The Triple Cross (1992)
Director Kinji Fukusaku
Cast Sonny Chiba, Kenichi Hagiwara
Kazuya Kimura, Keiko Oginome
Three, “I’m getting too old for this shit” type bank robbers decide to call it a day. But then a young hotheaded rock club owner with a cash flow problem tells them about a simple job with a substantial payoff. Each has their own reason for doing it and the actual heist goes easy. Unfortunately the substantial payoff isn’t that substantial after all. Arguments break out until one of the old codgers is dead and the other two, left for dead while the young club owning scamp runs off with all the money. Then the film lives up to its title and winds its way to its death and destruction conclusion.
This is a heist movie (mostly), and what normally happens in heist movies, happens in this heist movie. What happens in a heist movie? It goes wrong of course. What follows is a double cross, a triple cross (hence the title, how astute of me, huh?) and a quadruple cross. It might be more than that, it might be less. I gave up trying to keep count. I would have missed the film if I had. Most of the main characters die (not a plot revelation, folks, it comes with the territory of heist movies).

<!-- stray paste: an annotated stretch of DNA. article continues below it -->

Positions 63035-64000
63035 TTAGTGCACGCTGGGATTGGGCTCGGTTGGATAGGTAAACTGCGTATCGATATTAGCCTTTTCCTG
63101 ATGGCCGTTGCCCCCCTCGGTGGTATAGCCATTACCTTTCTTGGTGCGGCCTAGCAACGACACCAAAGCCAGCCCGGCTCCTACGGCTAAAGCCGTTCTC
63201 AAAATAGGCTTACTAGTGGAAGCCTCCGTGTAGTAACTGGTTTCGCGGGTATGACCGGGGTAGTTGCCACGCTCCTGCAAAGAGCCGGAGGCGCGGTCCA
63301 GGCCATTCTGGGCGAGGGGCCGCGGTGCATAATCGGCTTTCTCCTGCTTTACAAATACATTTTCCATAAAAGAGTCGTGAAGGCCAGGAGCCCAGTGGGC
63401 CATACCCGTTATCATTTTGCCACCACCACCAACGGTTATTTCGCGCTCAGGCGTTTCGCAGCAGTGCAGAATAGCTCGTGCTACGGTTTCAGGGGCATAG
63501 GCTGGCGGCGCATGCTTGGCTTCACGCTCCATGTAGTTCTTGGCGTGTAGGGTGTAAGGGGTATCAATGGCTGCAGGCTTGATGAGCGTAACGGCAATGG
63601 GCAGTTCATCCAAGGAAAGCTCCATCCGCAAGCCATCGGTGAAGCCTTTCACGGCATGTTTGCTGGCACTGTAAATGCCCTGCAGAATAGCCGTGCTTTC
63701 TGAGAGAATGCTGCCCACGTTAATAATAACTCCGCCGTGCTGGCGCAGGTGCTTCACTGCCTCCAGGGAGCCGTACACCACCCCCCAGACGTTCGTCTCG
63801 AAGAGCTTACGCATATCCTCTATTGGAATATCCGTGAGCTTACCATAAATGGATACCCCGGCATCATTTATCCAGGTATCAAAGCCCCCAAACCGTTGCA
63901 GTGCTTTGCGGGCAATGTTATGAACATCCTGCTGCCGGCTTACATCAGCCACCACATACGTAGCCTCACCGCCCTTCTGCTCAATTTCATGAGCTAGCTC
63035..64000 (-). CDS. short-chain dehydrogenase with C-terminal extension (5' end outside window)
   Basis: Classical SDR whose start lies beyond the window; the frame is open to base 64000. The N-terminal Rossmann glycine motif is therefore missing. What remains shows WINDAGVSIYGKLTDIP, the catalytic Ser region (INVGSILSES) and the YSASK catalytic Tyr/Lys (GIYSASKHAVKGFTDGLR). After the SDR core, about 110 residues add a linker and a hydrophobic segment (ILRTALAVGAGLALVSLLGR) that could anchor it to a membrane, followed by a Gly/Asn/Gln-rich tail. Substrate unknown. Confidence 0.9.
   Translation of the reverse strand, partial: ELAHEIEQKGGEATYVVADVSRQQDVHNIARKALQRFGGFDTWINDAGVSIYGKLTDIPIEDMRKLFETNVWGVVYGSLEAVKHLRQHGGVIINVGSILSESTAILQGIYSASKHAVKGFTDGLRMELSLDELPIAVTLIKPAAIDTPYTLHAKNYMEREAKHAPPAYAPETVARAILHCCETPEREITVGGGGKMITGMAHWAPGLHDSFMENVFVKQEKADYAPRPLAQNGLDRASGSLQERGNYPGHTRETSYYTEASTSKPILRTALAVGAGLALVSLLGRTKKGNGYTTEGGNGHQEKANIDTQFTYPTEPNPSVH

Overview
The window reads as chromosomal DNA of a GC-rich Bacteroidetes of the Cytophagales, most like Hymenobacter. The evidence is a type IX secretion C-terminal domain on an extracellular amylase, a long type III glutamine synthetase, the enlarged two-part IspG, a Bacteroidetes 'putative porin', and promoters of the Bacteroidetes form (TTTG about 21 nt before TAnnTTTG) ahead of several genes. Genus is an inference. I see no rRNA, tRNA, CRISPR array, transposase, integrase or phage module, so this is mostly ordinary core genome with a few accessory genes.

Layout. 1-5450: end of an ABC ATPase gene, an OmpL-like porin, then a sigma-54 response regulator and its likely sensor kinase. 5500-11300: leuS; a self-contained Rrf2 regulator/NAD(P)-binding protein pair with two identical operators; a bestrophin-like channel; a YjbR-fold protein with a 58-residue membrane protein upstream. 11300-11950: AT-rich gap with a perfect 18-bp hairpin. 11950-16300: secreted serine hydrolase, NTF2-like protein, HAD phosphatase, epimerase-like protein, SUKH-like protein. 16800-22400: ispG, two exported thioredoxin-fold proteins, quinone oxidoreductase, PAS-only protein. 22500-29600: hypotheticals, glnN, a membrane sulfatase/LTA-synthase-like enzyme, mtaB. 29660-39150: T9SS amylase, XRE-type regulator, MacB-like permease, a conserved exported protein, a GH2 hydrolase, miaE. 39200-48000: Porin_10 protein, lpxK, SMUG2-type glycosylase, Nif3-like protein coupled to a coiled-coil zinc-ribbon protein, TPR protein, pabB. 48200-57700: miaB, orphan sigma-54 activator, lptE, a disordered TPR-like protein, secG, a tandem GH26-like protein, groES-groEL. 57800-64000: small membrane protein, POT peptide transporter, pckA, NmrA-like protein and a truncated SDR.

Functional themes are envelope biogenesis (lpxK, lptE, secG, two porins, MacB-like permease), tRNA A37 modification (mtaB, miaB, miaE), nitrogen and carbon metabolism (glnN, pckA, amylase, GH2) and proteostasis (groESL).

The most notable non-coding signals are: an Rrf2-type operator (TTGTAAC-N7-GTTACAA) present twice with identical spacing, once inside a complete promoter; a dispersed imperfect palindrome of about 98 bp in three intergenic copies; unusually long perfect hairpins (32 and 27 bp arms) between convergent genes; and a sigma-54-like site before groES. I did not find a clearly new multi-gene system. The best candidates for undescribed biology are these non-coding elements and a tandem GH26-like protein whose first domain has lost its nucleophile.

Sounds quite boring doesn’t it? Well to an extent it is. But being from Japan, it has an energy that Yankee movies just don’t have. Unfortunately this energy is severely diluted by the fact that it doesn’t know what the hell it is. Is it a heist movie? Is it an action movie? Or is it an honour amongst thieves’ fable? I dunno, but it tries to be all three. The heists are unexciting, the action scenes are perfunctory (except for a car chase at the conclusion of the film where a car drives over, what seems to be, every police car in Japan) and the honour amongst thieves motif is lost, found, lost. You get the idea. Also the lead female character is played so hyper actively and so loudly, she gets on your tits, fast. And she lasts throughout the whole movie. Damn. She lowers the tone of the film, which it doesn’t need.
It’s an OK film, instantly forgettable and that’s not a good thing. Being new to Japanese exploitation cinema, it took me a while to realise that the director of this recently gave us the totally bonkers Battle Royale (2000). So you see you can learn from your mistakes.
Review By Martainn Russell.
© Owned Martainn Russell 19/04/02 18:40:06